I freely confess to being a 30-something gamer. I sit up late at night on the weekends (not as much during the week anymore) and play video games. I love it, I write about them at Gaming Trend.com, and I would have a hard time in my life without them as an outlet for fun. But as with anything, gaming can be taken to the extreme.
The videos I recently found are a collective speed run of the PS3 game Demons Souls. The run clocks in at 54 minutes which is, frankly, insane. In the game, the player literally sprints past every enemy they can to reach a far off goal, die, and respawn back at the start. From there, they turn right and head off in a different direction to do the exact same thing. It culminates with them taking out a boss, moving on to the next level, and repeating.
Why in the hell I would watch 54 minutes of that escapes me, but, based on the comments at the site, there are people out there who get a kick from stuff like this. They are free to know themselves out. I’d heard good things about the game, but after watching the speedrun through the first level my interest dropped to zero.
I’m done with the “flip the switch” mentality which afflicted every game from the mid-90s through the early 2000’s. I’m not saying the medium has evolved to the next level, at least not entirely. Heck, I just completed “Dead Space” which can be summed up in a single word: fetch. How is that different than going to Place X to flip Switch Y?
Currently, I’m plowing through a second (technically fourth or fifth) run of “Dead Rising 2” because it’s just too much fun. Once you’ve increased your level to the point where you’re on an even playing field with the bad guys, then the fun factor skyrockets. It’s unfortunate that said playing field is only marginally level once you hit the mid to high 20s (out of a possible 50 experience levels), but no one ever said the learning curve wasn’t steep.
The catch is I’d never try a speedrun of this, let alone film it, let alone film it then post it to the internet as a means by which I can be judged as awesome. In a nice little twist, I’m writing this and posting it on an internet blog which no one reads because I only update it once every blue halfmoon.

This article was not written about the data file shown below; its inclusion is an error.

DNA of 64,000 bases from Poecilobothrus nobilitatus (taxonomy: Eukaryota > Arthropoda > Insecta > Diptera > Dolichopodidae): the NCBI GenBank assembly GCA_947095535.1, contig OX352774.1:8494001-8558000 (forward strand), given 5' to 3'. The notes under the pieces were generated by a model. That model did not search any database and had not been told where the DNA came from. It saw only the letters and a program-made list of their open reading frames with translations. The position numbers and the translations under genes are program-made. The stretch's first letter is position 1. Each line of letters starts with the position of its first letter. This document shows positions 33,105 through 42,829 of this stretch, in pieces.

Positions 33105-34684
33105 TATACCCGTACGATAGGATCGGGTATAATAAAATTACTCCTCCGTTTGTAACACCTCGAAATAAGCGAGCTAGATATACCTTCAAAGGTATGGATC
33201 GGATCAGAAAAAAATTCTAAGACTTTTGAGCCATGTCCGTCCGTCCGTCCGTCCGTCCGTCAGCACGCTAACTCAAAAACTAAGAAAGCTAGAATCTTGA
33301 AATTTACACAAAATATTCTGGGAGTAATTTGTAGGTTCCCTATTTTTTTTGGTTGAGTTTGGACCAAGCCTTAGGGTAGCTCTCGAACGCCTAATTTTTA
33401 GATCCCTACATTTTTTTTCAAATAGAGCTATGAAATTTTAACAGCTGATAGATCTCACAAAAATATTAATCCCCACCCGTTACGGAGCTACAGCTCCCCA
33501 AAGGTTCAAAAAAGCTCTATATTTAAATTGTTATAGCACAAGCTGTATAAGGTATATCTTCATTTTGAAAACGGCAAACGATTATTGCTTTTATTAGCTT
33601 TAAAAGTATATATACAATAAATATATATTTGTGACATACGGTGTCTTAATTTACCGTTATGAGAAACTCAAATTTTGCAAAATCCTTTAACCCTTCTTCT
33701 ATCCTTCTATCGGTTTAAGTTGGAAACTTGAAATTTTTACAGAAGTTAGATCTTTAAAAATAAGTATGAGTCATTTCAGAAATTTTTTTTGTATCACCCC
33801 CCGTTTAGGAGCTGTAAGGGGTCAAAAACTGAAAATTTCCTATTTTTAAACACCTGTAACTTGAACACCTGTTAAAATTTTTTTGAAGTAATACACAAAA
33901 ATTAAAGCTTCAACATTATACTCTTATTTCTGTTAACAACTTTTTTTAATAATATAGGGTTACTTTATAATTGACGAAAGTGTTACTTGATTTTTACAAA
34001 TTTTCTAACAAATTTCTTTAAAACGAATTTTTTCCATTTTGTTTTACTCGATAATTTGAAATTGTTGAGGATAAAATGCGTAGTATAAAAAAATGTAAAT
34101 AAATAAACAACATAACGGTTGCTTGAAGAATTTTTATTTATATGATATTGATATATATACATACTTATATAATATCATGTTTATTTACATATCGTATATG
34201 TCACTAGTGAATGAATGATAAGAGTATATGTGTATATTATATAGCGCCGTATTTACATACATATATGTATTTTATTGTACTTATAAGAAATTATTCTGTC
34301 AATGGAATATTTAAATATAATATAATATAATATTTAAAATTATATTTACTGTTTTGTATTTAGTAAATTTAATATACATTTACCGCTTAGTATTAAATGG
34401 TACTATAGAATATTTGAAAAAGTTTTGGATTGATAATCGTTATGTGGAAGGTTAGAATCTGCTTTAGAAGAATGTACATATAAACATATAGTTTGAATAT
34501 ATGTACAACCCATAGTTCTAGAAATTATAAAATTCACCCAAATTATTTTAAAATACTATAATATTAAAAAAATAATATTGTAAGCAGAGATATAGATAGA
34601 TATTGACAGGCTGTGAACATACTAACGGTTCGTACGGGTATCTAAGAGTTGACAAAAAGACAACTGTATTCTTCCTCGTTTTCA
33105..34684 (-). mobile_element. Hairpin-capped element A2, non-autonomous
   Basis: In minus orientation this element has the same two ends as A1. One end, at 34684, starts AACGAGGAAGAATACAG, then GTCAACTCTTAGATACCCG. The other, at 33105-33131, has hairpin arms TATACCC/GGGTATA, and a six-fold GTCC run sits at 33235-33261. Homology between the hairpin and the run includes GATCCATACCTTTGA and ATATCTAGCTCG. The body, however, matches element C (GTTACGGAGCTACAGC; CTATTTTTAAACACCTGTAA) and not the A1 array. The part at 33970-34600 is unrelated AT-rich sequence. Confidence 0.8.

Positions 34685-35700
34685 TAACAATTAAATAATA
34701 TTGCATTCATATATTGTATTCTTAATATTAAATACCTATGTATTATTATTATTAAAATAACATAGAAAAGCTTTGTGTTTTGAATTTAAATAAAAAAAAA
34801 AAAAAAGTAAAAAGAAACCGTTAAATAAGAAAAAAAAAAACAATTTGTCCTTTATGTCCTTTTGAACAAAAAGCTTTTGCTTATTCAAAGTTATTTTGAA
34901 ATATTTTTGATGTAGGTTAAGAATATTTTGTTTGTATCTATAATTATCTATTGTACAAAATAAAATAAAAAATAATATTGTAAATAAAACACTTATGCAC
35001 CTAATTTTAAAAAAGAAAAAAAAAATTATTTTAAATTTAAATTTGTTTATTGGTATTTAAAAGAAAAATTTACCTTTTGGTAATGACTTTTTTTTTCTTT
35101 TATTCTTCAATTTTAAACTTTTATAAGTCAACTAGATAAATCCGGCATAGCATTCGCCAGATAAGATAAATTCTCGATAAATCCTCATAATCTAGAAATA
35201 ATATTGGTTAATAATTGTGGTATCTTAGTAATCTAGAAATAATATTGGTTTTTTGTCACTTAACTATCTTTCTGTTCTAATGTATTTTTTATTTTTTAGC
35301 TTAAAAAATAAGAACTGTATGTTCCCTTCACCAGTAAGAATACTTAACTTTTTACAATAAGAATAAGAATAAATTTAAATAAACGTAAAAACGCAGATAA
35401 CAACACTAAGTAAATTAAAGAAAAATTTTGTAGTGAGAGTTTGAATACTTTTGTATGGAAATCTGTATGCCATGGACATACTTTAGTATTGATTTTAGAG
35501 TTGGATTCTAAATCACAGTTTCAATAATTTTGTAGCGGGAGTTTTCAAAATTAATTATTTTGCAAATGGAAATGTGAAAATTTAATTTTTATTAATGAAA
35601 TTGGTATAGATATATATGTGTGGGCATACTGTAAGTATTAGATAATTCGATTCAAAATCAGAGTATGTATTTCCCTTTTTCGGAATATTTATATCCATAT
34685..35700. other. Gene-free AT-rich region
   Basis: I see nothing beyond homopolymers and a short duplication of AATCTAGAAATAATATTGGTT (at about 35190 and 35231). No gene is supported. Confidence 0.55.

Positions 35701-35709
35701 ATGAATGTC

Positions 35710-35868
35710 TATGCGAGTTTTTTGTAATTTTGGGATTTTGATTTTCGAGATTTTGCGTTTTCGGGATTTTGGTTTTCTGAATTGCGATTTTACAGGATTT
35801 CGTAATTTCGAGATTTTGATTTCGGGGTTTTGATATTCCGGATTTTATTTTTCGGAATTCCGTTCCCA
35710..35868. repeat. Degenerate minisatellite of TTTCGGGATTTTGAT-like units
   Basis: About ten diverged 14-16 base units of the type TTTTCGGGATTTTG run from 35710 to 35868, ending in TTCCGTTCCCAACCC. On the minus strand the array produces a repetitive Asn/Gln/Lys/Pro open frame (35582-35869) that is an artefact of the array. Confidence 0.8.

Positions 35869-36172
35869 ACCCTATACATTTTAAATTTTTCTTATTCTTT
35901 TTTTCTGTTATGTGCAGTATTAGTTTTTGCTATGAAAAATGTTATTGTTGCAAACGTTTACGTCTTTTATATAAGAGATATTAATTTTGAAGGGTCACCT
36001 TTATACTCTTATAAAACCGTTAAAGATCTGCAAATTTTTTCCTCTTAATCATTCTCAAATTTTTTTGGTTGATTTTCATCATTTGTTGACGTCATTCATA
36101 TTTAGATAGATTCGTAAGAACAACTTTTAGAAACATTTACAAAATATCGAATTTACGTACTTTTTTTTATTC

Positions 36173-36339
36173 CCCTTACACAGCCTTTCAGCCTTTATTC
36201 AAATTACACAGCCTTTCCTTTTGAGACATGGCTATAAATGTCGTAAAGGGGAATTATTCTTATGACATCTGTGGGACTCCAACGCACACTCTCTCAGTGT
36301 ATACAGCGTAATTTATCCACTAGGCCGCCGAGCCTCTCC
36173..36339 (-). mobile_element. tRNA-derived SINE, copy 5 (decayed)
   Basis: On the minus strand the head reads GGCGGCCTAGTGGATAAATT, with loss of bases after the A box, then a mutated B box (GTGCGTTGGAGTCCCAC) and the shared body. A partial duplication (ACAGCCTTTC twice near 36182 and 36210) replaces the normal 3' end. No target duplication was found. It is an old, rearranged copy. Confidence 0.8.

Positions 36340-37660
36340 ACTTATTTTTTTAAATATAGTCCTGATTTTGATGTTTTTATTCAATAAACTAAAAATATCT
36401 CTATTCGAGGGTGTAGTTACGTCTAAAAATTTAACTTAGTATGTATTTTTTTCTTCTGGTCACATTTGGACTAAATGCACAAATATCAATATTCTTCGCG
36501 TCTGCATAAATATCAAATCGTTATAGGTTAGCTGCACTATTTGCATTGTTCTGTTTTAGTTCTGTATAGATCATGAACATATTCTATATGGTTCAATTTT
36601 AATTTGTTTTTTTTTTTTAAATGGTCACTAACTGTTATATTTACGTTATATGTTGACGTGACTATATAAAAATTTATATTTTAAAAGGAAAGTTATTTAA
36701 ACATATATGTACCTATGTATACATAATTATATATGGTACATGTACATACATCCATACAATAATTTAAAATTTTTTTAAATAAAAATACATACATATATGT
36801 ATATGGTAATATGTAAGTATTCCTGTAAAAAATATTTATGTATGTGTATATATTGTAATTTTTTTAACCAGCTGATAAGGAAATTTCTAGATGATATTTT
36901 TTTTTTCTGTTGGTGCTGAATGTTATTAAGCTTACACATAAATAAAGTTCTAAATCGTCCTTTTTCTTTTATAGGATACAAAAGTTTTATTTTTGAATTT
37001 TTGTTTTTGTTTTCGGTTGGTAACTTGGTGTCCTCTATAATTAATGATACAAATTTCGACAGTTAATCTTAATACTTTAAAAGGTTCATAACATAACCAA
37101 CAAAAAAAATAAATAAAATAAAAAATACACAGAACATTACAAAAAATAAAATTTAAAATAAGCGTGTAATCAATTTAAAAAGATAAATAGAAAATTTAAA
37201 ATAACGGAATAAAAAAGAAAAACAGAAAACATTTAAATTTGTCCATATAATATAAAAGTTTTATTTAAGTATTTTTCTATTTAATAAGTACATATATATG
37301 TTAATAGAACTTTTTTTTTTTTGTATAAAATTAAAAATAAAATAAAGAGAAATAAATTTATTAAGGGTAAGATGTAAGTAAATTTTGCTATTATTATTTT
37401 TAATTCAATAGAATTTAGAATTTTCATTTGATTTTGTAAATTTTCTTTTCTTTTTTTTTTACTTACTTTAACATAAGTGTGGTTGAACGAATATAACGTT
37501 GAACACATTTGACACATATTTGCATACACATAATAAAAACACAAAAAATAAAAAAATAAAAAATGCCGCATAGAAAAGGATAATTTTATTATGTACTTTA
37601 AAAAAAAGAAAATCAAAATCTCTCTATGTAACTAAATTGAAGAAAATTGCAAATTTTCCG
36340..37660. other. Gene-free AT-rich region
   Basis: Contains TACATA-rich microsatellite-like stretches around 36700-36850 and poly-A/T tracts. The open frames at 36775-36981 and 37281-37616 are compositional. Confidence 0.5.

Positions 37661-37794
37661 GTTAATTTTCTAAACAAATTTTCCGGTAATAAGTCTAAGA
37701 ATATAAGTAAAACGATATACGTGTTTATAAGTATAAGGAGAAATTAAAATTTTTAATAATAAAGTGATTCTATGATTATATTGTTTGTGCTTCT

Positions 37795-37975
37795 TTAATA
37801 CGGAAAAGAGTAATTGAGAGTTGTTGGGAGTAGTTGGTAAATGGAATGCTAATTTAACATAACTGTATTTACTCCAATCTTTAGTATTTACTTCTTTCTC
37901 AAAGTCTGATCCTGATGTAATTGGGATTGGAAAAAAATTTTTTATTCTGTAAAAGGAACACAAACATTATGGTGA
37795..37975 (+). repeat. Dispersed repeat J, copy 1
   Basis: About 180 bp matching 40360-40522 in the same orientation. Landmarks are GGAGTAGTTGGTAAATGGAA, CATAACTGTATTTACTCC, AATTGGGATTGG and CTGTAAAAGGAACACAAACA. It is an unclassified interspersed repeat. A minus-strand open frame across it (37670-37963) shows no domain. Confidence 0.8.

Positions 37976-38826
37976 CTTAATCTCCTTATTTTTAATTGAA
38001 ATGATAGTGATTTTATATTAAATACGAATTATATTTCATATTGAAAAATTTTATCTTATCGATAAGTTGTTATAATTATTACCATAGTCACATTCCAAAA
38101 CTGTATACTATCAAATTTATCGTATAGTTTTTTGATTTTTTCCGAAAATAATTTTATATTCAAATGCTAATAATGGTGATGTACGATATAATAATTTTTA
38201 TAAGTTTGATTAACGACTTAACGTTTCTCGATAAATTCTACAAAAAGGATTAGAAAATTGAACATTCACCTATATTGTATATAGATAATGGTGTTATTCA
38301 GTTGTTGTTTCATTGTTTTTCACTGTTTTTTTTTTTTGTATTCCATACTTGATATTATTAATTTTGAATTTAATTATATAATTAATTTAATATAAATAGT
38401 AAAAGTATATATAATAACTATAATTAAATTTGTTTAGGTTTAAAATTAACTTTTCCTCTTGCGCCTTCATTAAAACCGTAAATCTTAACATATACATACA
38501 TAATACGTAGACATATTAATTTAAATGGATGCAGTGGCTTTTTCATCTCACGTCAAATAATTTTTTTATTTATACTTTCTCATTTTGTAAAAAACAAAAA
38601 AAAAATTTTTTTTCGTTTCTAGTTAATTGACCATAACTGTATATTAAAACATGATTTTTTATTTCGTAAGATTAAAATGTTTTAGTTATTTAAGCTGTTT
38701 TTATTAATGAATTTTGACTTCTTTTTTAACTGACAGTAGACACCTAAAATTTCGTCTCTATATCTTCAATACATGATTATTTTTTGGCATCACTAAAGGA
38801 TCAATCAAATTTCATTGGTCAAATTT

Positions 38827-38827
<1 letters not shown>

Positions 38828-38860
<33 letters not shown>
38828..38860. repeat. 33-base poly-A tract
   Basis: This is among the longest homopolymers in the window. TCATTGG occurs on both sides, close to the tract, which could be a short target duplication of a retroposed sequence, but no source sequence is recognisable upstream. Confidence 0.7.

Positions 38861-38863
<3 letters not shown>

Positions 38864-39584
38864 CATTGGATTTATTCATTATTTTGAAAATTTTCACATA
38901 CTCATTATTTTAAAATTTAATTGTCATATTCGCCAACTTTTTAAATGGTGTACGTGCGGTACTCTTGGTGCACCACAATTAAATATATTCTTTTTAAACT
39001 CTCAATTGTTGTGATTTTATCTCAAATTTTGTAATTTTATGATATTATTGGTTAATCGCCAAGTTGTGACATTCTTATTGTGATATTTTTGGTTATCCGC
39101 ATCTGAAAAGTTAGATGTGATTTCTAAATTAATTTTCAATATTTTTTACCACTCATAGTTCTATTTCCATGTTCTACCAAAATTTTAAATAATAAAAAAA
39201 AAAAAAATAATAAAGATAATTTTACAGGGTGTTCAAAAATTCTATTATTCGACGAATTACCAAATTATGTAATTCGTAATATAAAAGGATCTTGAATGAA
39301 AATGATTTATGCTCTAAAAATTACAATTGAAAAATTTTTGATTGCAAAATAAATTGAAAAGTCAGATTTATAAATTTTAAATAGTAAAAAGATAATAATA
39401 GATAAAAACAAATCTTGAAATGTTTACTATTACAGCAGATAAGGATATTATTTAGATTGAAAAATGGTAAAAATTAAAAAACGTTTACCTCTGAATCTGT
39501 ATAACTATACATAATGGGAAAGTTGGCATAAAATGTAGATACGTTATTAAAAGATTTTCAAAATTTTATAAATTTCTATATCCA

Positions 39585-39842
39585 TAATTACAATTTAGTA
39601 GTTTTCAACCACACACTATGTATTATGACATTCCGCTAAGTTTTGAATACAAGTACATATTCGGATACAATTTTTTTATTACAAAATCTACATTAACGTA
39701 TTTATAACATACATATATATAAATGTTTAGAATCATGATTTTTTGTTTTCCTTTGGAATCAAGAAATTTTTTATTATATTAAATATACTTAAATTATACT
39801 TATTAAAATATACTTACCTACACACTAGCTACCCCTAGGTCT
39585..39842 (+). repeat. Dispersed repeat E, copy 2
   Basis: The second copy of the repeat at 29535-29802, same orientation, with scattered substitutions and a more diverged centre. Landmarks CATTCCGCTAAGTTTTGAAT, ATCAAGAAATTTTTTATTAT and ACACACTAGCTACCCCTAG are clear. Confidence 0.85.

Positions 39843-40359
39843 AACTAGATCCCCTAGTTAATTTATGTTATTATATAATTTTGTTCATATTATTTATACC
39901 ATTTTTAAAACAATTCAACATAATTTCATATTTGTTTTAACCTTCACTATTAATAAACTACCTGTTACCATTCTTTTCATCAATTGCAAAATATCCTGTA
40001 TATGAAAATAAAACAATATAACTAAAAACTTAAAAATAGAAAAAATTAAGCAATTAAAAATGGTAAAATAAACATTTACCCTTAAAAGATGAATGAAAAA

Speaking of Dead Rising 2, I can’t recommend it enough. Fans of horror and zombie horror games in particular will get a huge gas out of it, despite the ridiculously steep learning curve. For example, a critical dodge move (which can and will save your life more than once) isn’t unlocked until players hit level 18. You can read my GT review here.
I will continue though by saying its way more fun the higher your level. Your character Chuck is stronger, more agile, quicker, can carry more stuff, and is capable of taking more damage from the zillions of zombies and psychopaths. But being able to rescue every survivor and kill every psycho while ensuring your little daughters’ safety feels… great. It feels awesome to be able to play savior in a zombie apocalypse without the silly photography mechanics from the first game. Even though the story remains idiotic (this is Capcom we’re talking about), it is 19 different kinds of fun. Duct taping a sledgehammer to a fire ax results in a ton of zombie killing fury.
While this is sucking up my nights, Just Cause 2 just sits there staring at me. I have so many settlements left to free from a dictator I already killed. Wait. Why should I play this any more? Because the game can be summed up by this phrase: I bet I can base jump off that.
Usually this equates to me high-jacking a car, driving into town, blowing stuff up, being pursued by military police until a helicopter shows up which I then high-jack and use to get to the top of a building that I proceed to base jump off of. In short, this is also one of my games of the year for the sheer amount of fun.
If you haven’t played either game, get thee hence to the store and pick them up. Hours upon hours of fun await.